Learning to fly: Air Camp tries to set students on aviation, STEM career paths

Easing into a gentle glide slope, Lily Epley slowly managed to smoothly land her simulated single-engine plane on a simulated runway.

Mostly smooth, at least. After landing, the 17-year-old Oakwood High School student looked up from her trio of computer monitors at David Lindamood, her flight instructor at Lewis Jackson Airport near Xenia.

“I think you got the touch,” Lindamood told her.

“I could have crashed,” Epley said.

“No, that was more of a bounce than a crash,” he replied with a smile.

Air Camp accepts students from grades four to 12 for a variety of educational experiences designed to inspire interest not just in aviation and aeronautics, but all STEM (Science, Technology, Engineering and Mathematics) fields.

Air Camp leaders believe they offer a long-term solution to the shortage of pilots and flight crew.

The idea is to use hands-on experiences around planes to turn students’ sights toward STEM professions at a time when those professions have a dire need for qualified people.

“The need is well documented, it is ubiquitous and it is growing,” said Richard Reynolds, a retired Air Force lieutenant general and Air Camp co-founder.

According to the National Science Foundation, employment in science and engineering is expected to grow faster than overall employment through 2019 to 2029, 10% vs. 4%, respectively. And the U.S. Bureau of Labor Statistics shows that employment in STEM occupations grew 79% in the past three decades.

On a recent Saturday at the Greene County airport, Epley was one of 43 girls participating in a one-day Air Camp session requested by Women in Defense, an organization dedicated to advancing the careers of women in national defense fields.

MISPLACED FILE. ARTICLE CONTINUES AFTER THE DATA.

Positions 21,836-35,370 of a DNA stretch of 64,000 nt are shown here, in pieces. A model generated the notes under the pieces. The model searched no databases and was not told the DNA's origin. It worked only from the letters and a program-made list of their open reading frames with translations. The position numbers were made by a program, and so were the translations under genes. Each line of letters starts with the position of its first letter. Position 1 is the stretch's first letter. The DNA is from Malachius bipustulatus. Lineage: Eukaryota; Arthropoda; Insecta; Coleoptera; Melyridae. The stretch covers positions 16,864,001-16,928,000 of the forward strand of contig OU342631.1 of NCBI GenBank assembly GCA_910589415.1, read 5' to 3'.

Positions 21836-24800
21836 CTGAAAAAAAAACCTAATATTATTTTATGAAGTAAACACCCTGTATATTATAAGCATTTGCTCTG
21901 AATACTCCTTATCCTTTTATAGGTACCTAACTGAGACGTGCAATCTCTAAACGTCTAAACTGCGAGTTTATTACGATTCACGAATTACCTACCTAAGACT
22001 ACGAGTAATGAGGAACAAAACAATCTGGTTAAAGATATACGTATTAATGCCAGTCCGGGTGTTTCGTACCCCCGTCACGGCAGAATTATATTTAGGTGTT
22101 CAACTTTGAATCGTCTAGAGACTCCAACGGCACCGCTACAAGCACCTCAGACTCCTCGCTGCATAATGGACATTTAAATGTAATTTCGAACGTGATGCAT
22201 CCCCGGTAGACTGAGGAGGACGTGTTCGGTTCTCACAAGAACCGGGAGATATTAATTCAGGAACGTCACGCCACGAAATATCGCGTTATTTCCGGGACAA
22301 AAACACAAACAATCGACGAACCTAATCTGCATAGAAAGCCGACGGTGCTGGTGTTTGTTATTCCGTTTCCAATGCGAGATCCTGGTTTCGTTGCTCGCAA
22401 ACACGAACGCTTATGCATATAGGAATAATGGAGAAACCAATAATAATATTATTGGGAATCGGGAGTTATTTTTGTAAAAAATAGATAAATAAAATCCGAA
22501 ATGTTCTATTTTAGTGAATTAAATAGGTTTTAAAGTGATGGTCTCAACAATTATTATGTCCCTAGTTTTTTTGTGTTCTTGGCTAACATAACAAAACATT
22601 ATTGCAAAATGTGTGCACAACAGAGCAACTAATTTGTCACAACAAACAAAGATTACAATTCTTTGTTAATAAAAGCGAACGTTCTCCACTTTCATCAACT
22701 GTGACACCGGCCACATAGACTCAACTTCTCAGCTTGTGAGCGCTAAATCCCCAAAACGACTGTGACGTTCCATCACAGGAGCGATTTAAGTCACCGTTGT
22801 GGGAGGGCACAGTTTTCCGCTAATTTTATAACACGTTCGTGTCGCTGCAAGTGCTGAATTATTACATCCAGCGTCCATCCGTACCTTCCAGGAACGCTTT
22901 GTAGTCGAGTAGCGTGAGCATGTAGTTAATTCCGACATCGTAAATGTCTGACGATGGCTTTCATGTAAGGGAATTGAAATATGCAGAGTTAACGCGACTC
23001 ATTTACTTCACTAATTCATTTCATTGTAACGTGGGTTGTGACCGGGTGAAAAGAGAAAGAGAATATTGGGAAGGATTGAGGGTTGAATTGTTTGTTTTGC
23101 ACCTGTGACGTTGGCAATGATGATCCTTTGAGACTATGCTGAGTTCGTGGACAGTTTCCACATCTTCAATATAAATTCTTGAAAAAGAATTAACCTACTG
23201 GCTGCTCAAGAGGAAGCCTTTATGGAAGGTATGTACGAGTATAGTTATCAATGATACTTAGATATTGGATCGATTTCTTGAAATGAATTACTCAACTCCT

The organization sought a girls-only event, Reynolds said. Women in Defense has been a solid Air Camp supporter, and Air Camp, a 501(c)(3) non-profit, was happy to oblige, he said.

Also on hand that day: five female representatives of the 71st Flying Training Wing from Vance Air Force Base in Enid, Oklahoma.

There is “power” in introducing young girls to female pilots and military officers, said Shannon Coblentz, Air Camp’s director of operations.

Coblentz acknowledges that boys and girls cannot be “insulated by gender” over the long term. But she believes girls can be more “relaxed” and receptive sometimes among other girls.

“You have to be open to what we show them,” Coblentz said.

If the one-day event went as planned, Coblentz said, some young girls would walk away aware of a simmering new interest in aviation or a related field.

“That’s what’s wonderful and brave about why they’re here,” she said. “Some girls don’t even know they’re interested in it.”

Epley is already on the path. She said she plans to apply to the Air Force Academy in the spring. Taking advantage of the Air Camp session at the Lewis Jackson Airport was an easy choice for her.

“It sounded like a really good opportunity,” she said.

Thomas Lasley — Learn to Earn Dayton chief executive and an Air Camp supporter — cautions that Air Camp is not a fast solution to the shortage of pilots. “We are not focused on a short-term quick fix,” he said. “Our focus is long term.”

From the outset, the vision of Air Camp founders and supporters has remained constant. They also equip teachers to spark interest in STEM careers.

Reynolds — a former vice commander of Air Force Materiel Command at Wright-Patterson Air Force Base — emphasized that the organization does not recruit for the Air Force or any military branch, even though the Air Force has been a dependable supporter since 2010, donating some $100,000 a year to the organization, which sees total support of about $250,000 to $400,000 a year.

“We want kids to pay attention in science and math in high school,” Reynolds said.

Air Camp emphasizes hands-on experiences, said Vince Russo, a University of Dayton engineering professor and longtime Air Camp partner. The idea is to give students a chance to see and touch airplanes.

And, yes, fly them. For older students, that includes a chance to fly when conditions are right. (But on the day of the recent girls-only event in Greene County, rain threatened and conditions were too windy for flights.)

Last year, Air Camp had students from 33 states and Puerto Rico. The overall effort operates with a modest staff of about six people, Russo said. But summer Air Camp sessions will see the hiring of some of the best local STEM teachers to act as “flight leaders,” he said. The organization hired about 30 such teachers this summer.

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